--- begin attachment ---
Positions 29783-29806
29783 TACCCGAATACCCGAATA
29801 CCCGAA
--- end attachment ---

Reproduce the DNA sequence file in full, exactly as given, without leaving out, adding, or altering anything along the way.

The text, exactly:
Positions 29783-29806
29783 TACCCGAATACCCGAATA
29801 CCCGAA